I googled this, and I found only that shelf lives are around 2-3 years, but the enzymes use to work even after 5 years if you store them properly. I'd like to know how long I can use an enzyme in solution? Is it hours, days, months? If it is a lot shorter than the shelf life, then why is that?
The product manufacturer can define a suitable shelf life at a stated storage condition because they've performed stability studies that confirm the product in question remains suitably potent in that timeframe. Often times an expiration date ends abruptly at 1-3 years because the manufacturer chooses not to test out any longer. So that's to say, if you receive a protein with a shelf-life of 3 years, if stored properly the protein may be suitable long after.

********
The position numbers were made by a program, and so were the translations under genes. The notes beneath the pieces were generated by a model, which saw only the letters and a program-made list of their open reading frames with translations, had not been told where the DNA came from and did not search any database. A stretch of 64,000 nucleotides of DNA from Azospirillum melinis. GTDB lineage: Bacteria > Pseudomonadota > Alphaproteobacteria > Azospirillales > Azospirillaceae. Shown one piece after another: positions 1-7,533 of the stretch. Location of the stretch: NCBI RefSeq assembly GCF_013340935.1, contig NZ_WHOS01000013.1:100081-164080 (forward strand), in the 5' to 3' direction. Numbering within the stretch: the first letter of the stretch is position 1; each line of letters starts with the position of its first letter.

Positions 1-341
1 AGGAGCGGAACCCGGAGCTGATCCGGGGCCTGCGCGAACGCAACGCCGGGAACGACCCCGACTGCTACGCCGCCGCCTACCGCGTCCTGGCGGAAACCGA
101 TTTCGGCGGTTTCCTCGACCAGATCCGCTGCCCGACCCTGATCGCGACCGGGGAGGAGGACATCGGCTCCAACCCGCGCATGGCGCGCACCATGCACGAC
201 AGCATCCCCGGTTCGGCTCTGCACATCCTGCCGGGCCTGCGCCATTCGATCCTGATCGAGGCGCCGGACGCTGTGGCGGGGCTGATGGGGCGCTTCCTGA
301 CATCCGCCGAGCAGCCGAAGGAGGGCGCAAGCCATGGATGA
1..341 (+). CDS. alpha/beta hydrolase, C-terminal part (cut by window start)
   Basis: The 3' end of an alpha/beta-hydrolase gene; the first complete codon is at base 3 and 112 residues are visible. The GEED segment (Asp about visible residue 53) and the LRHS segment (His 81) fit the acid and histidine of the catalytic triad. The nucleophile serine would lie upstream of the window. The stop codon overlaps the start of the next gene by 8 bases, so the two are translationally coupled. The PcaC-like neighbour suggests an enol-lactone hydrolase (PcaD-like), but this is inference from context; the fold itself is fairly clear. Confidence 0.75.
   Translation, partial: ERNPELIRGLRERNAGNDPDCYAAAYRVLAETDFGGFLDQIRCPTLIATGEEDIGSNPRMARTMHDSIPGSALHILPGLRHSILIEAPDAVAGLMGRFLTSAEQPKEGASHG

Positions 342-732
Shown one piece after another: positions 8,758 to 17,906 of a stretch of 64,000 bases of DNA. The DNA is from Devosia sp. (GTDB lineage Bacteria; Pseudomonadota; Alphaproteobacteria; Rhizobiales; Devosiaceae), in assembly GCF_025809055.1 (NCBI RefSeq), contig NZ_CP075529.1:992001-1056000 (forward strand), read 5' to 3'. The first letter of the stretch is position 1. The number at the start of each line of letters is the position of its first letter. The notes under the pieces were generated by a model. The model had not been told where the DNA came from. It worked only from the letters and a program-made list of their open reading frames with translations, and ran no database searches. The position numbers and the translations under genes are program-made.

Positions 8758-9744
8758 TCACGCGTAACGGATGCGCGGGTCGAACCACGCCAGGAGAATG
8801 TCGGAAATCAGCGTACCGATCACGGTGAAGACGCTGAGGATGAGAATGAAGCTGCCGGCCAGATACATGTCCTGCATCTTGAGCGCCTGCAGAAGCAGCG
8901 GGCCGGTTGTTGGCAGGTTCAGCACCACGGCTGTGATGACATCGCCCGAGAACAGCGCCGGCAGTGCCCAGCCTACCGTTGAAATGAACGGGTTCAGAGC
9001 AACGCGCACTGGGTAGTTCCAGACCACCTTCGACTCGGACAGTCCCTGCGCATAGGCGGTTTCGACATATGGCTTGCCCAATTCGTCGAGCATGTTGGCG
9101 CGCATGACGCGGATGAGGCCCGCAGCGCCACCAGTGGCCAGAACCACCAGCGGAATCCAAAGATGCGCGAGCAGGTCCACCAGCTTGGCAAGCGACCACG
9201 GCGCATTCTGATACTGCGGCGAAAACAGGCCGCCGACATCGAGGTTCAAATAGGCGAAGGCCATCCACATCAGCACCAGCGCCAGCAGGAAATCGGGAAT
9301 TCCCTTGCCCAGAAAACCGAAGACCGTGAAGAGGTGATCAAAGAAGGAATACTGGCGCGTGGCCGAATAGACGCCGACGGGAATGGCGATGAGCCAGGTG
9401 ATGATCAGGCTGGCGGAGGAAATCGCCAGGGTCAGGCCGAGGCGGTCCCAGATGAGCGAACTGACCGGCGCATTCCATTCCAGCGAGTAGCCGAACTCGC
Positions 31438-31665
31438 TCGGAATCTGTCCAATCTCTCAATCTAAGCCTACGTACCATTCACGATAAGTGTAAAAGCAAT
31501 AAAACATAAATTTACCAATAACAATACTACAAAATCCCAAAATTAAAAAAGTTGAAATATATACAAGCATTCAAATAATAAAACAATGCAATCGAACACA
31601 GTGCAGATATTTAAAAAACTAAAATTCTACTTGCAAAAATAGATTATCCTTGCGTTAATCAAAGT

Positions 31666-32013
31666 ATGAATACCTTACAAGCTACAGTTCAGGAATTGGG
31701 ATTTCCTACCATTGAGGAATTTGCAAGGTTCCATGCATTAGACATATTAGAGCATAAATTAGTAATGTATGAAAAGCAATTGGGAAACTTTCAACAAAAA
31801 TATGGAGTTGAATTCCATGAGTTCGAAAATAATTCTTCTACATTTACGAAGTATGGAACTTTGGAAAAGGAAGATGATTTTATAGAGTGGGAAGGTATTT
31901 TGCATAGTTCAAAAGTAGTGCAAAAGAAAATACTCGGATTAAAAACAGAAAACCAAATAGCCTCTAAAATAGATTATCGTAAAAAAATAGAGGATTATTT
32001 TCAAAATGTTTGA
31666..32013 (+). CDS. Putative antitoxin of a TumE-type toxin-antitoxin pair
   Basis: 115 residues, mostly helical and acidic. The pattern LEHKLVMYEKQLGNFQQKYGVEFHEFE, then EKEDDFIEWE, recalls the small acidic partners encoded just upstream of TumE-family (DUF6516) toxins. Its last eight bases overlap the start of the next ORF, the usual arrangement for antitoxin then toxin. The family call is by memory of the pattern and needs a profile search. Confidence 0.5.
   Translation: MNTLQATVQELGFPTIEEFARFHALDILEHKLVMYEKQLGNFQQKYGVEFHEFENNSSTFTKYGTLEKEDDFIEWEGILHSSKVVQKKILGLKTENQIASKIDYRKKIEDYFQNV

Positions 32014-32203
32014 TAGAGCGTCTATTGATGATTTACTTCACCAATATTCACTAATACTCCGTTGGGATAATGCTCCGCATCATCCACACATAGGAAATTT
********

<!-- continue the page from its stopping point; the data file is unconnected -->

It's a fairly different question, however, if you took and reconstituted the reagent, because chances are that stability wasn't tested in that form. In order to make a claim about the stability of a processed/reconstituted protein you need either a statement from the manufacturer, data from someone who has tested stability on it themselves, or you need to test stability for yourself. The fairly short answer is you can't know, and the answer depends on a lot of variables such as the structure, concentration, diluent and storage temperature. All such variables can cause structural changes to the enzyme, i.e. protein degradation, that will result in a different activity for that product.